This Christmas Eve it will be exactly 200 years since the world’s favourite Christmas carol was created. Silent Night is now the inspiration for a special exhibition in the museum of Salzburg (where its creators lived and where it was first performed on Christmas Eve 1818).
Joseph Mohr wrote his poem in 1816 as a plea for peace in a turbulent world. Most of us are unaware of the chaos of these years but the exhibition traces the historical circumstances behind the words. It was a time of upheaval when the Napoleonic Wars had bled Europe dry and territories changed hands repeatedly. Salzburg had been ruled by its own Prince-Archbishop for over 500 years until the French occupied the city in 1803. Then in 1806 it was conquered by Austria, then by France and then by Bavaria.
Salzburg became part of Austria again in 1816 but the turmoil left the city damaged and its people suffering hardship and poverty. Then things became even worse due to a volcanic eruption in faraway Indonesia that blocked out the sun in Europe creating the “Year without a Summer” – crops failed and there was one of the largest waves of emigration ever seen in Europe.
Who could be surprised at Joseph Mohr’s longing for peace? Mohr was an assistant priest who had grown up in Salzburg and had had a difficult childhood, born poor and illegitimate. However, he was a talented boy and caught the eye of the vicar of Salzburg Cathedral, Johann Hiernle, who sponsored him through his education and training. Mohr became the priest of the church at Oberndorf bei Salzburg and it was here he met Franz Xaver Gruber who played the organ there.
Gruber wrote the lullaby-style music to fit Mohr’s poem and the two men sang it together in their church for the first time on Christmas Eve 1818. It spread fast around the world – it is sung in over 300 languages and dialects – and became an icon of peace. It was sung on the Western Front on 24 December 1914 by thousands soldiers of different nations and 27 years later on the balcony of the White House by Churchill and Roosevelt in the midst of another war.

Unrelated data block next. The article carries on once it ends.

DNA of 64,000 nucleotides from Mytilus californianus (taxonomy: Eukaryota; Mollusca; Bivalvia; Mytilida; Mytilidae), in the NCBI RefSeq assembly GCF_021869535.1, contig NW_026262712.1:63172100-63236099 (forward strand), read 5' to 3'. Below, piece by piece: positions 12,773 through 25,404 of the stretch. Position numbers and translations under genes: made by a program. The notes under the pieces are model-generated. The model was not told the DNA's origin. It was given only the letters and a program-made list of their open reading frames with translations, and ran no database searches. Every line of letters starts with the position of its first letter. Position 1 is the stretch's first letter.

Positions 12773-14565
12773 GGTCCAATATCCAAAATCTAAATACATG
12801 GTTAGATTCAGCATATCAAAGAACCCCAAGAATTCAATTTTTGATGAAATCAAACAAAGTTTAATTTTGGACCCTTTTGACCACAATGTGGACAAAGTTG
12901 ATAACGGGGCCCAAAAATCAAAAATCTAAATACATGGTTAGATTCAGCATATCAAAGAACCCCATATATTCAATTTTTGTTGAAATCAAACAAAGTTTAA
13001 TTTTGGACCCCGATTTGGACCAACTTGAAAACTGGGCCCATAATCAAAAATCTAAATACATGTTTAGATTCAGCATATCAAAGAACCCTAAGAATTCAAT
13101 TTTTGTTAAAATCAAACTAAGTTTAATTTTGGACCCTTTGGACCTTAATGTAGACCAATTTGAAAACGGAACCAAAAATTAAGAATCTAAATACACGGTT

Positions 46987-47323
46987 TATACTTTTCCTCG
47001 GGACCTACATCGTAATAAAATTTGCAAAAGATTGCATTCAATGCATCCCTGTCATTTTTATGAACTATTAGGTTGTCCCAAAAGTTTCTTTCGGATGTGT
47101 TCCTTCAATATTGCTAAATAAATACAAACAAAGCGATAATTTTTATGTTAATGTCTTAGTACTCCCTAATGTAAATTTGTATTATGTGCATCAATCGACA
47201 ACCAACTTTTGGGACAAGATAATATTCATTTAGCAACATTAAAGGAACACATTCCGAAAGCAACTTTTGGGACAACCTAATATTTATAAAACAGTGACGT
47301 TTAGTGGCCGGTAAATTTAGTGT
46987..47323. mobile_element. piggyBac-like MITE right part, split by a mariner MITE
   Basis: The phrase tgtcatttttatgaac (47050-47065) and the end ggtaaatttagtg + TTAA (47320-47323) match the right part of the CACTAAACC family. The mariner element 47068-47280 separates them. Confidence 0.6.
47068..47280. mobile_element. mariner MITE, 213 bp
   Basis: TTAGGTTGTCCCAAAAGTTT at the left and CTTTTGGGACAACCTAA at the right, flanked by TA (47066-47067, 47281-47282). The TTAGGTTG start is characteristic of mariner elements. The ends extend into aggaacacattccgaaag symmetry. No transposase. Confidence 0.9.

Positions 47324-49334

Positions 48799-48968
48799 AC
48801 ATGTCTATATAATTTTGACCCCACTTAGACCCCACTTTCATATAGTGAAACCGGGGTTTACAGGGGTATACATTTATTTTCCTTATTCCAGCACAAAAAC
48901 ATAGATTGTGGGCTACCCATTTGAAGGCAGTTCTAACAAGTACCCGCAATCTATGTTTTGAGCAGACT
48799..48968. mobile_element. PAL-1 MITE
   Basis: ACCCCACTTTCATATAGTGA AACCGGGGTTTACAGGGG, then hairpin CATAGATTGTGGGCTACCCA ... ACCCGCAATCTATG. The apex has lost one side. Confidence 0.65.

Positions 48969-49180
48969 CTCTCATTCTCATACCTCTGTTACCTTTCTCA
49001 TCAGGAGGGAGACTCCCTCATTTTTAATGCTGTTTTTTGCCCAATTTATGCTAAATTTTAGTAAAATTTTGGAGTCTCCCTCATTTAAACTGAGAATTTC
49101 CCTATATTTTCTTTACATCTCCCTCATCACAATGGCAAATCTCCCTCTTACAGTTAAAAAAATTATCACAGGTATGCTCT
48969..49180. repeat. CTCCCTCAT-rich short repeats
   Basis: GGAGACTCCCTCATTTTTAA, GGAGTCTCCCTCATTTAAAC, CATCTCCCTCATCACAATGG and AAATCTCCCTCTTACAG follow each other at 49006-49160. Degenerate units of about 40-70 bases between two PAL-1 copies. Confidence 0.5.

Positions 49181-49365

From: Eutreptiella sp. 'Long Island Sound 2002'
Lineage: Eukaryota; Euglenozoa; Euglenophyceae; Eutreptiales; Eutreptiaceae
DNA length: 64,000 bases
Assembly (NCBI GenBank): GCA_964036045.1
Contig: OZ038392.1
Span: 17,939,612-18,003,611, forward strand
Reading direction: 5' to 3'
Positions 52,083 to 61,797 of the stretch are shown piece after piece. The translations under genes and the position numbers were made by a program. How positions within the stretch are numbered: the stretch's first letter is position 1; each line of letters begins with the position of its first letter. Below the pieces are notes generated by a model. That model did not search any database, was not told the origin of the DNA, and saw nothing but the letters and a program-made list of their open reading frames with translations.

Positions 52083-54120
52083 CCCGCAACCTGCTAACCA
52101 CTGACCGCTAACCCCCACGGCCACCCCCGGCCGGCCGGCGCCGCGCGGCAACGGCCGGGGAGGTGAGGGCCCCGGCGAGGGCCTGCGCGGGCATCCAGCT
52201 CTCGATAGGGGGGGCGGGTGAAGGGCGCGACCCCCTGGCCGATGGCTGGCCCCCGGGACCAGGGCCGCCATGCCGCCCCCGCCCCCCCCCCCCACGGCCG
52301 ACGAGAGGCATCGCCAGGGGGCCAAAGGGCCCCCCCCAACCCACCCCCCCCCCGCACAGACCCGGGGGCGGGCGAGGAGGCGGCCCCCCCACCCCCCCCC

The exhibition traces all of this history and ends in a silent space for contemplation, fittingly enough for a UNESCO ‘intangible cultural heritage’.
This year will see many events around Salzburg celebrating the carol’s composition and Salzburg in winter is simply a magical place to go. This city is tiny – in a couple of hours, you’ll feel you already know it. There’s an extensive Christmas market from late November onwards where you can find Christmas decorations, crafts and toys, candles and incense and, of course, lots of food.
Top foodie gift from Salzburg is, obviously, a box of Mozart Balls! This is Mozart’s birthplace as well as Mohr’s (they were actually baptized in the same font) and the town is music central with a choice of concerts every night. There are, too, theatres for opera, ballet and plays – you can even go to a marionette version of The Magic Flute. Amazingly, for a place with 150,000 inhabitants, Salzburg hosts over 4,500 cultural events a year.
And it’s just so pretty. There’s Gothic medieval Salzburg and pastel-coloured Baroque Salzburg (they face each other across the river). Surrounded by mountains and forest, it’s an easy drive to the ski slopes, too. For a winter city break, this is a great place to come – especially if you’ve got a hankering for picturesque snowscapes.